Accurately estimating a commercial floor covering job involves breaking down the overall project into individually measurable steps. By identifying the individual floor coverings, and the steps involved in applying each covering in its specific location, commercial contractors can estimate the amount of time, labour and materials needed to complete a commercial contract. Once the measurements are complete, these numbers are converted into a bid and submitted to the project owner for consideration.
- Skill level:
- Moderately Challenging
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Things you need
- Tape measure
- Spreadsheet or estimating software
- Scale ruler
- Flooring material costs
- Labor costs
- Rental equipment costs
- Disposal and clean up costs
Walk through the project. Whenever possible, before estimating a commercial flooring job, experienced contractors walk through the entire workspace to familiarise themselves with the scope of the job. Details and last-minute changes that are not included on blueprints can be discovered through a job site walk-through.
Read the entire blueprint and specification notes. If the contractor is working from blueprints, read the entire blueprint set and all related notes before placing a bid.
Take notes of any specific situations that must be addressed in the contract. Each project has unique features, and often these features must be called out in the bid in order to create an accurate estimate.
Measure the total square footage of floor surfaces to be covered. Each floor surface must be accurately measured, and subtotal by the type of floor treatment which will be installed. For example, all of the areas receiving carpet would be added together, as would areas receiving linoleum or wood flooring, and measured and tabulated separately.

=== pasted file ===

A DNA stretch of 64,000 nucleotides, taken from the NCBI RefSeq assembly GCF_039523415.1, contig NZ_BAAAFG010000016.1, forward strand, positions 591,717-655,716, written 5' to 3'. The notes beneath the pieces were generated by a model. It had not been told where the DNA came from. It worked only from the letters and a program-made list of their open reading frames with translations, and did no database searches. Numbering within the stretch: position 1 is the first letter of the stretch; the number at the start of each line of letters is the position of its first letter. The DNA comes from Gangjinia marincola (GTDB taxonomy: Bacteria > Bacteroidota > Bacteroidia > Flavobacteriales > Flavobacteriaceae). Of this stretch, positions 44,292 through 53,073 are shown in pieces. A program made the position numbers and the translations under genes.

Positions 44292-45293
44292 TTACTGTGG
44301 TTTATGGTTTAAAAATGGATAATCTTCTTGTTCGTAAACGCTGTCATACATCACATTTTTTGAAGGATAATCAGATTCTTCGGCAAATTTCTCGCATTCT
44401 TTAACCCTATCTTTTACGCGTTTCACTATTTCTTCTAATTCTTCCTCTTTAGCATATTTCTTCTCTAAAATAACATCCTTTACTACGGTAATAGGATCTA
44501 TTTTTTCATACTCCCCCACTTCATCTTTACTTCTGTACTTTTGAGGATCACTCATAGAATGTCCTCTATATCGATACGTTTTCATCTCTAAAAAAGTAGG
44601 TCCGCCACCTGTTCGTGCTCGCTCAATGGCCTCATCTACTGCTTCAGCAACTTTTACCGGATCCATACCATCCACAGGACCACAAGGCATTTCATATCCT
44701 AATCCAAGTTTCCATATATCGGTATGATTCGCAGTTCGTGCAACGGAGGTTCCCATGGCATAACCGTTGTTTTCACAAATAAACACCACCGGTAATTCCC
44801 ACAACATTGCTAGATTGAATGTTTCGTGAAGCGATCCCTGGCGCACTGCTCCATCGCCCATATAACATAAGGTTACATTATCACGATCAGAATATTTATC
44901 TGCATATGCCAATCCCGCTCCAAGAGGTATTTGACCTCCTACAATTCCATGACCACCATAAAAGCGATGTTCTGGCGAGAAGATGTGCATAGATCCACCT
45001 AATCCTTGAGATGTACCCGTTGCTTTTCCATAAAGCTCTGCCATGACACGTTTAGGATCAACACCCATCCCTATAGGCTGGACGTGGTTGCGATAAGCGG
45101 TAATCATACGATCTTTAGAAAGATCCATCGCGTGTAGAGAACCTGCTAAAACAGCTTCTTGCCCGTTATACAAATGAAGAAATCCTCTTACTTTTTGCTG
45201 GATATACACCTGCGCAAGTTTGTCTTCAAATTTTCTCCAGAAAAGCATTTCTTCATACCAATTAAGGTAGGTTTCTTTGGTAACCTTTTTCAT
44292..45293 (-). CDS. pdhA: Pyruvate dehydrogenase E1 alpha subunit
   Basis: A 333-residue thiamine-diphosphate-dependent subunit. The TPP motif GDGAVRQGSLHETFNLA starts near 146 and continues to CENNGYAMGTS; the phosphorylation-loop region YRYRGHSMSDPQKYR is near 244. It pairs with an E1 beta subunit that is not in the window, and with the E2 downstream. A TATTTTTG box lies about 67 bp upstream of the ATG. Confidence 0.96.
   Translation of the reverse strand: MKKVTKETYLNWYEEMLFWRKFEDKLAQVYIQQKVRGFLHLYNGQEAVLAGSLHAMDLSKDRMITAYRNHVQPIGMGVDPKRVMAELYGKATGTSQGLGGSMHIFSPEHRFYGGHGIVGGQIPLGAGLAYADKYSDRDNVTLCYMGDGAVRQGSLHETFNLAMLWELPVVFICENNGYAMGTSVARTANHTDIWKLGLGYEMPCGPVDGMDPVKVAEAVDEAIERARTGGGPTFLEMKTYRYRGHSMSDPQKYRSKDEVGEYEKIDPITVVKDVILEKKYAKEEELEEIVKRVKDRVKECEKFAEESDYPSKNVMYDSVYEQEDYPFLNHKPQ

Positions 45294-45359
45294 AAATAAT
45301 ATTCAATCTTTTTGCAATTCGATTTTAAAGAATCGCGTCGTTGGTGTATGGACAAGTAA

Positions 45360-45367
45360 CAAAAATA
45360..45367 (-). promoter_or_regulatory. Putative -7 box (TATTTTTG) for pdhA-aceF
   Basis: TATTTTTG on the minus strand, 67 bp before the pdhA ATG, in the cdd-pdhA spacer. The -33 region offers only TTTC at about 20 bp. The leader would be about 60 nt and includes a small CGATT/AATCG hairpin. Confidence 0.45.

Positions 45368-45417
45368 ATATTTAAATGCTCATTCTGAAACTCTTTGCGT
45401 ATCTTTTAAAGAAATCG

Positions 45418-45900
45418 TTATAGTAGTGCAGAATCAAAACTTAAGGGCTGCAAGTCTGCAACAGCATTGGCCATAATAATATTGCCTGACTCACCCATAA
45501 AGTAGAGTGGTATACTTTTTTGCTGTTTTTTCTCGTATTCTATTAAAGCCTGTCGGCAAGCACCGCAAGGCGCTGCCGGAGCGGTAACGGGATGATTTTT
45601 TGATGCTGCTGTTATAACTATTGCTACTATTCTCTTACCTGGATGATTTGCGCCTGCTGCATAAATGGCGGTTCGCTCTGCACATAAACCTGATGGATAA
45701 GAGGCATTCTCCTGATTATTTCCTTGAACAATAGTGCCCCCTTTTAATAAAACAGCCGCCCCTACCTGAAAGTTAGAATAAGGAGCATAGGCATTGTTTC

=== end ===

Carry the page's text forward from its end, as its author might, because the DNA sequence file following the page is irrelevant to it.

Measure the total linear footage of wall and floor corners in the affected rooms. Identify which rooms will receive wall finishing treatments installed by the flooring contractor.
Measure the total area of speciality floor coverings, and more labour intensive floor covering installation areas, such as stairs. Most commercial installation jobs will contain large areas in which the installation will go quickly, and small areas which will slow down the installer. An experienced commercial contractor will identify each of these exceptions to the rules and accurately measure the labour required to install before covering before finalising his bid.
Contact manufacturers and verify product availability and pricing before submitting the bid. Some large commercial jobs, such as multifloor buildings require exceptionally large amounts of floor covering. Before tabulating the final estimate, manufacturers should be contacted to verify that they have the requested product, and that the prices will not change during the installation window.
Calculate the required amounts, and cost of floor covering material, adhesives, and installation fasteners required. Estimating process should include identifying seems, waste and salvage material which cannot be used during the installation. Add to the final estimate a waste factor of 10 to 15 per cent.
Calculate the total labour required to install the amount of floor covering needed for the job. Labor figures should be independently calculated for each type of floor covering, and for high-production areas and labour-intensive areas. Labor figures should be adjusted for the type of floor coverings to be installed. Add a safety factor of 5 to 15 per cent additional labour costs to account for unforeseen delays, installation mistakes and non-billable changes to the contract.
Add to the calculated material and labour subtotals the company's target overhead or profit desired on the job. At the conclusion of the project, the contractor's goal is to make a profit on the material and labour sold to the property owner. This profit must be figured into his bid.
Total the above figures for materials, labour, fudge factors and company target overhead and profit. This total figure becomes the bottom line for the commercial floor covering bid.
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